I agree that the bar is incredibly low. I didn't mean to imply that I think sacramental simulation is at all common, or that it could occur inadvertently. Theologians say that even a virtual intention suffices. I just meant to say that it is possible (to simulate a sacrament, i.e., to withhold intent purposefully, and willfully, despite the outward appearance of proper confection due to requisite form and matter).
There's a (somewhat humorous) story about St. Athanasius. When he was a boy he was playing on the land near the Patriarch of Alexandria's property (I believe that Patriarch was named Alexander). Alexander looked out his window and saw a curious thing; a young man was officiating what looked like Easter baptisms. He went down to see what was going on and asked the boy who was doing the officiating (this boy was St. Athanasius) if he was a Christian. He said yes. And he asked about the others, and Athanasius said they were Pagans, and that they were playing "Bishop" or some such thing. Alexander asked Athanasius how he baptized them and Athanasius described the baptisms. Alexander told him that he had really baptized them. Athanasius was embarrassed and also shocked, since he thought only a bishop could baptize.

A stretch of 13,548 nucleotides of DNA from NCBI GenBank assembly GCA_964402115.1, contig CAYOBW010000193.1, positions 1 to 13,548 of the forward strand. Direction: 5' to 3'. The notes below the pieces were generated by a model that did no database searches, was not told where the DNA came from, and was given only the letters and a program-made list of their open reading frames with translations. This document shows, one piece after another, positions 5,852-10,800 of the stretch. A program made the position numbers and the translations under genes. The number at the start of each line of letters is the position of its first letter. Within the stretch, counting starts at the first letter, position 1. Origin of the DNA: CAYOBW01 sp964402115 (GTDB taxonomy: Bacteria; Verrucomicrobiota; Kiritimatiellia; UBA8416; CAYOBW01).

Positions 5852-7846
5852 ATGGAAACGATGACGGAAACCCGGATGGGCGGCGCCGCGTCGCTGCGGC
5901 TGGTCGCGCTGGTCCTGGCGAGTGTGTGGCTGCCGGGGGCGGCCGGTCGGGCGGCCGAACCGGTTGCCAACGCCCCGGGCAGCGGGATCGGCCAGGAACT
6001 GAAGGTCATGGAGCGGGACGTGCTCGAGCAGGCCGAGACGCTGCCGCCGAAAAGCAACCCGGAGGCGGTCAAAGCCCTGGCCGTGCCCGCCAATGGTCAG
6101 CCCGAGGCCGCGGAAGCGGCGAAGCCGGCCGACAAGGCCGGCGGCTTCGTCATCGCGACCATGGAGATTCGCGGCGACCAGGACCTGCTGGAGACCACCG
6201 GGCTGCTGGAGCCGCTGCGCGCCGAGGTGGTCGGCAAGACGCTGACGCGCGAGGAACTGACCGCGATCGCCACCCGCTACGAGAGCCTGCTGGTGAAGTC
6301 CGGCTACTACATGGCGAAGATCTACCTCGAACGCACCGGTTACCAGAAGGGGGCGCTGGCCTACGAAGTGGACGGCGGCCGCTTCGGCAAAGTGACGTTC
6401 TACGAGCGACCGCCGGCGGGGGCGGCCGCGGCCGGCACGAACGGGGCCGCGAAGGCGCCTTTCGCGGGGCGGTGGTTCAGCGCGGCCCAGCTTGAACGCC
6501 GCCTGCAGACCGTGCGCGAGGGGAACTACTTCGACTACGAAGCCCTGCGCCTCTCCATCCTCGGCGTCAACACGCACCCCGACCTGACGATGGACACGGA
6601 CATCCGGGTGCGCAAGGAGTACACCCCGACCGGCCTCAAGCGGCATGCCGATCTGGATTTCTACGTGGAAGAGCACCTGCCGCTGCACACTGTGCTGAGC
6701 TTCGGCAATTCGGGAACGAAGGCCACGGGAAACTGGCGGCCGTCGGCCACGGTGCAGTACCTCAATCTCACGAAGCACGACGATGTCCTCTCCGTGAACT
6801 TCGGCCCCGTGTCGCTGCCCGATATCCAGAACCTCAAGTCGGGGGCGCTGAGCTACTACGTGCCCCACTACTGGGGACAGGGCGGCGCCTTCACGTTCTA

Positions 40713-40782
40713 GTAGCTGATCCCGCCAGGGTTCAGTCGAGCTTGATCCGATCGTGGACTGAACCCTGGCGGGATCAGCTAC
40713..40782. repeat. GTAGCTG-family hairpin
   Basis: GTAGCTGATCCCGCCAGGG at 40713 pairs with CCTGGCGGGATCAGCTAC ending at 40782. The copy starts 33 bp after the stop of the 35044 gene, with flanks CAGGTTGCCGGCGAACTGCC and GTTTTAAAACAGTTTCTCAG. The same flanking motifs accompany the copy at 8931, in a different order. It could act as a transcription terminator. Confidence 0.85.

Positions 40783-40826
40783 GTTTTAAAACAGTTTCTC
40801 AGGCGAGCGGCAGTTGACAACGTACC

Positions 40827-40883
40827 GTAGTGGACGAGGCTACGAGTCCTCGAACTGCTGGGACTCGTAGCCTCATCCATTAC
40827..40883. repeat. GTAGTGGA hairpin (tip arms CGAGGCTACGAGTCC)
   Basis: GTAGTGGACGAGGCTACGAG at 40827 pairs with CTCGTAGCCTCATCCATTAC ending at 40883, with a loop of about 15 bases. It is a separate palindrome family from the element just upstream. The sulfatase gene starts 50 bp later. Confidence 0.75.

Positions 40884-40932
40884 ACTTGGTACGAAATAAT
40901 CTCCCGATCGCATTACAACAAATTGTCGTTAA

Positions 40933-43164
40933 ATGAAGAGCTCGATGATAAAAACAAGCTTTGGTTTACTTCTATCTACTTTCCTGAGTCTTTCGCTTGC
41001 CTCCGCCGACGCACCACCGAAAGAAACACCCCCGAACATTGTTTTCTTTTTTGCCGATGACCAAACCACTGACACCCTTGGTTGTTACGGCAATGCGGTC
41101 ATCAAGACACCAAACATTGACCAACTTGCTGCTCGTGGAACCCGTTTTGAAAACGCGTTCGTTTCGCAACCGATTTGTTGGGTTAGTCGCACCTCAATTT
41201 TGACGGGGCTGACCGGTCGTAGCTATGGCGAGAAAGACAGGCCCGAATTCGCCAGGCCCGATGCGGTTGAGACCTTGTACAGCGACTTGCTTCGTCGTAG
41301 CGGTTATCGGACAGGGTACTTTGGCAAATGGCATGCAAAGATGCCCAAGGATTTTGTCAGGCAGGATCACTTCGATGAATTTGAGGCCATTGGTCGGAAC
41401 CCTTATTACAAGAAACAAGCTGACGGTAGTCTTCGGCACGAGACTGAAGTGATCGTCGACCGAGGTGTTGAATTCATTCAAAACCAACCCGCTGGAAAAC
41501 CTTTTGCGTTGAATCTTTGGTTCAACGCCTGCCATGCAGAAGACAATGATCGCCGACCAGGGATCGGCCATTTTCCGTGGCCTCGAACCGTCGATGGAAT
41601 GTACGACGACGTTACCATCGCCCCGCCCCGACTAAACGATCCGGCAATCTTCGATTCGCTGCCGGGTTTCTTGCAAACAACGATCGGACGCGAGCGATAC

So there's an instance where someone intended to baptize, but didn't think they could (efficaciously). Still valid. Illustrative of the point (the low bar for intention).